• Bandwidth constraints can restrict users’ ability to collaborate remotely in real time


  • Accessing information you need is easier, as nothing is restricted
  • Wealth of materials for others to review when onboarding or otherwise learning
  • Potential for contribution from unexpected sources
  • Garnering trust by exposing the messy creative process

Dama Sathianathan - Working in the open, Mozilla style

The topic of working in the open arose in our last event in September. Dama declared that a  culture change is greatly needed in the charity sector. After asking which attendees were familiar with Github (many) and who wanted to get their organisation interested in open source options (most), she went straight into the high-level benefits of the Mozilla principles as a model:

  • Working open brings user-centric thinking to your project
  • Working open sharpens thinking and spots errors
  • Working open achieves maximum impact for your project

Introducing the Mozilla Open Leadership Programme

The Mozilla Open Leadership Programme offers 1-to-1 help from Mozilla mentors. There are 2 tracks: Project Track, Culture Track. Each formalised ‘cohort’ brings together people from various disciplines for peer-to-peer support. Github and Open Canvas (adapted from Lean Canvas) become your tools for maximising impact.  


  • Establish an accountability buddy!
  • Simple governance structures / code of conduct / community guideline
  • Use tools that make it easy to get stakeholder feedback. Automate processes.
  • Don’t be afraid to promote your work.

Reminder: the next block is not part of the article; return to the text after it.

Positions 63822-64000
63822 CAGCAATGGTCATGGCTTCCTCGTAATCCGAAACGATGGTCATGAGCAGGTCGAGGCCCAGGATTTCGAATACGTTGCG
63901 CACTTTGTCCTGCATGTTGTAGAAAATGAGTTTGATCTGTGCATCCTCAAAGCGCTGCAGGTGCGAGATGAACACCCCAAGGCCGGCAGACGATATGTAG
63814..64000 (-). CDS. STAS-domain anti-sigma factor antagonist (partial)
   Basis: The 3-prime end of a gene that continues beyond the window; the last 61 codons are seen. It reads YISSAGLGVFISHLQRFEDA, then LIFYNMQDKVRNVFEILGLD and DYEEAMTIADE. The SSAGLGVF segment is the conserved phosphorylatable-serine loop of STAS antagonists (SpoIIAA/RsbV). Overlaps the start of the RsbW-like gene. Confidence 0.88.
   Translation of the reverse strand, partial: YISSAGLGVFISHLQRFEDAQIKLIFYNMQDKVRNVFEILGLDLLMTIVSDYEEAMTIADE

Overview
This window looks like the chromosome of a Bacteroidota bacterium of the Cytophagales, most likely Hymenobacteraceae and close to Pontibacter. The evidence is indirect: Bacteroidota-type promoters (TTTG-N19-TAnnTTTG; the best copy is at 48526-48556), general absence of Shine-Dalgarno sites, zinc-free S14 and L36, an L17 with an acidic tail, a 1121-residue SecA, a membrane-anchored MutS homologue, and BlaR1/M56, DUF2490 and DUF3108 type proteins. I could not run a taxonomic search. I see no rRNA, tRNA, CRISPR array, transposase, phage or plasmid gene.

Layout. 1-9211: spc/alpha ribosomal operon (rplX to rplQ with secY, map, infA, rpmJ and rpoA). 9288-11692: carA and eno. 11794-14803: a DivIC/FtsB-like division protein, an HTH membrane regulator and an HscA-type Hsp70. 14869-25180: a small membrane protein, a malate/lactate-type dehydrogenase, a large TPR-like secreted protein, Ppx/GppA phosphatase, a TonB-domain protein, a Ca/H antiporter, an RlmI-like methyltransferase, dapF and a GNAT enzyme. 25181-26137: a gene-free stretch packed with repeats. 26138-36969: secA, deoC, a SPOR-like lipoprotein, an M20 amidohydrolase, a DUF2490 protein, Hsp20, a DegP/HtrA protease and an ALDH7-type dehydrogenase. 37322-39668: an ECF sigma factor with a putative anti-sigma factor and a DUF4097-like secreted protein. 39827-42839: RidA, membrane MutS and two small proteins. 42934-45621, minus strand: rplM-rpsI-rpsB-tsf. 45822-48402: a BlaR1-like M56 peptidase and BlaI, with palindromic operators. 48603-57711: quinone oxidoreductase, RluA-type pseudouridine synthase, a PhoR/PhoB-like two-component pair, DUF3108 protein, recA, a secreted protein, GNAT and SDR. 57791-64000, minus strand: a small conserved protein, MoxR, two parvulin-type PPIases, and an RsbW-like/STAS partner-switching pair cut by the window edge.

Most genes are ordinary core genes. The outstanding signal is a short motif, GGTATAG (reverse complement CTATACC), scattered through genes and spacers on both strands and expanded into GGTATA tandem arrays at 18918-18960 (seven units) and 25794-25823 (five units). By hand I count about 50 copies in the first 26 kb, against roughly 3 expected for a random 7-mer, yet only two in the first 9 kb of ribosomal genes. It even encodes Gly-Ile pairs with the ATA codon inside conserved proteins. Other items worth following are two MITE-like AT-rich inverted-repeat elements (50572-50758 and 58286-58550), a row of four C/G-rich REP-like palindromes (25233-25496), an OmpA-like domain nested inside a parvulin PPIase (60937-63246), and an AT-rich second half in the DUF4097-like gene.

• Commit time to yourself!
  • Don’t be hard on yourself

Lots of resources and links are provided in Dama’s portion of the Open Charity event’s slide deck.

Questions and Answers for our presenters

Q: What do you find drives the fear of failure internally?

A: (Adam) The fallacy that if a supporter sees you’ve failed, they’ll stop supporting. Charities that got it right are saying “of course we’re not perfect”.

Q: How on earth did you convince your trustees to be open publicly?

A: (Adam) We had this culture from the very top. So it’s hard to explain to you how to get there. We wished we had set up some evaluation metrics around openness to back up our approach to openness. We have some qualitative feedback from our supporters but not quantitative.

Q: Has anyone noticed any impact on recruitment (positive or negative)?

A: (Sam) Both of those things. Fear of openness or love of openness has had both positive and negative effects. Because of the transparency of process, potential candidates have already been able to ‘try out’ our way of working; this has had a positive effect on recruitment.